The same challenges that FIM encounters, such as ink cracking and washout, are also present when electronics are added to the process. A decade ago, the biggest challenge may have been finding suitable inks that retain their conductivity during the forming and molding process. Cracking affects not only the look of the product, but also its ability to function. Inks, therefore, need to be extremely flexible. It’s also important to optimize their drying rate. Today, multiple ink formulations are available with properties that are compatible with FIM processes, so that is no longer the bottleneck.
Component mounting is probably the next big challenge for FIM with electronics. The method to add lighting, for example, typically involves attaching LED chips directly to the formed film. Such chips are very small and thin, but attaching them reliably is where the challenges come in. Adhesives need to be able to withstand the heat and pressure of injection molding.
Not only is the film heated to an elevated temperature inside the mold, but there is also a significant temperature difference between the mold and the injected liquid thermoplastic. The greater this difference, the greater the likelihood of warping and blistering. Such defects can be fatal to electronic components, causing them to detach from the film. Choices in component location and temperature profile can minimize this risk. It’s important to conduct thorough testing to identify any defects that may affect the function of the part.
Capacitive touch sensors are an exciting new application for FIM technology. The sensors are created by placing a carbon-based capacitive film between the decorative printing layer and the circuit traces in the FIM process. Parts are molded so that the sensors will be very close to the surface. Markets include automotive, home appliances, and more. Photos courtesy of Canatu.
Washout can be especially detrimental to FIM parts with printed electronics. When thermoplastic is injected into the mold cavity, any spots that experience localized concentration of heat or pressure can experience voids in the film and defects in the inks. For inks that are purely decorative, it may be possible to ignore defects that are too small to see with the naked eye. But the pressure of injection molding may affect the distribution of metallic particles within a conductive ink, leading to defects that affect performance, if not appearance, and render the part unusable.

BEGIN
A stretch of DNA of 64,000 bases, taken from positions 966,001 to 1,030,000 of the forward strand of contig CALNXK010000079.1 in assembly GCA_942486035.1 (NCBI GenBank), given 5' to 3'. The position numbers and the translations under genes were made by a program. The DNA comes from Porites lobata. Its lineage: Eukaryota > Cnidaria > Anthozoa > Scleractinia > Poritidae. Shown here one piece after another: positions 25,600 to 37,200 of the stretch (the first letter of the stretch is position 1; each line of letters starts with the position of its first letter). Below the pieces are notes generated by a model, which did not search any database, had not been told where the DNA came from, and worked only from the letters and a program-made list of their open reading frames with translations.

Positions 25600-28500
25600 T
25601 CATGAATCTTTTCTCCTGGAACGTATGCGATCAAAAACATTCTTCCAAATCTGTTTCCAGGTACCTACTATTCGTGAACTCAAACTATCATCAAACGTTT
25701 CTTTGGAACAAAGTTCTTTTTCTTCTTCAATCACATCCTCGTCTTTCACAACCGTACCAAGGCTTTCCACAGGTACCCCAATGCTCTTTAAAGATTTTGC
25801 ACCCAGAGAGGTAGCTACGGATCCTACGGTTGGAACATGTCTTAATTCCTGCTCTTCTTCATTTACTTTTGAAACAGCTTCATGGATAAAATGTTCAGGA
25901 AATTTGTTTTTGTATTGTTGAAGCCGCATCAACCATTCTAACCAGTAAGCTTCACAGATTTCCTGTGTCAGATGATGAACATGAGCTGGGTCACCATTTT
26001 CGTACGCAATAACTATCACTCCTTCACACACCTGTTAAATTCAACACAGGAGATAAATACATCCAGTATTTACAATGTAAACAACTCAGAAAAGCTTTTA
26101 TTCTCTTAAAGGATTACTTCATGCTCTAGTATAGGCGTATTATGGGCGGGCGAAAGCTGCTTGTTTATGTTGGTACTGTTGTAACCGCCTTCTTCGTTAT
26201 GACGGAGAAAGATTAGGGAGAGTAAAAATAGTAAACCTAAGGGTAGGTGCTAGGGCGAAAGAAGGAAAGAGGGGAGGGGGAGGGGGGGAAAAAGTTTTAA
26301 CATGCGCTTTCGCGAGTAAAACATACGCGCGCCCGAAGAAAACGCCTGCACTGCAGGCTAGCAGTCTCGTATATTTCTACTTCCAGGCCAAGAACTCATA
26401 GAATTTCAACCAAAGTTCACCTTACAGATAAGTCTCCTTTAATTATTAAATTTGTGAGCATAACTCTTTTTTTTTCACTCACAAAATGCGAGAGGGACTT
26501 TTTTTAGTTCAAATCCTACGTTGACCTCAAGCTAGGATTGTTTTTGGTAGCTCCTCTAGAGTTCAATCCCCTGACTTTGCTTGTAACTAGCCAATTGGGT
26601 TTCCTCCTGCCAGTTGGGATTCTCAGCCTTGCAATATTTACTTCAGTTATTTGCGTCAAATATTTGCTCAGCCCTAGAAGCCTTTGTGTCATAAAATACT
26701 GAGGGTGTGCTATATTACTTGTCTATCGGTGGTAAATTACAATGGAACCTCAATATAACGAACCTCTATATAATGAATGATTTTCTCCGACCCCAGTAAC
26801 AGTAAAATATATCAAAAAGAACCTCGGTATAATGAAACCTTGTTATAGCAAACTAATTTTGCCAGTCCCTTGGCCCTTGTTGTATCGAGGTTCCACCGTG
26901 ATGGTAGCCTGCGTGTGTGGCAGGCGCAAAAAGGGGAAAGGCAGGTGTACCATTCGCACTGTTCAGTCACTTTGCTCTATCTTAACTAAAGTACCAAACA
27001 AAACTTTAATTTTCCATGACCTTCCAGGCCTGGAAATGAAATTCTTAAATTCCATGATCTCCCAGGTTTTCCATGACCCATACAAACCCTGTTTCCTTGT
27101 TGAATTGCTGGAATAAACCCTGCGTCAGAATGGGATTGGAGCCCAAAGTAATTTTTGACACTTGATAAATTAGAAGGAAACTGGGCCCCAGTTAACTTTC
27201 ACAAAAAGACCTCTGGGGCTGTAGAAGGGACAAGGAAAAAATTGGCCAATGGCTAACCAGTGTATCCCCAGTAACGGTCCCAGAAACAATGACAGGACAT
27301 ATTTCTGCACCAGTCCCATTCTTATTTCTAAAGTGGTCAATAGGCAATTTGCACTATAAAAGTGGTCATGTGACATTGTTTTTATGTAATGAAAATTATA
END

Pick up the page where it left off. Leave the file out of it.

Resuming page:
Adhesives for attaching components may be cured before the molding step using either UV radiation or heat. Alternatively, a correctly chosen epoxy adhesive could be cured during injection molding, streamlining production. This approach can, however, be risky, since the pressure of injection molding may dislodge discrete components if the adhesive is not sufficiently strong.
One approach to solving the challenges inherent in securely attaching discrete components is to avoid using them. Instead of attaching LED chips, it is possible to print light-generating sources on the same layer as conductive traces. Inventors from startup Rohinni, which makes printable ink infused with microscopic LED particles, have been granted a patent for their process of incorporating these particles into FIM.
Despite potential challenges, integrating electronics into FIM promises significant advantages. Whether in vehicles, home appliances, or medical instruments and devices, the lure of doing away with mechanical buttons and switches and creating one seamless, aesthetically appealing user interface is too compelling to ignore.
Read more from Screen Printing's April/May 2017 issue.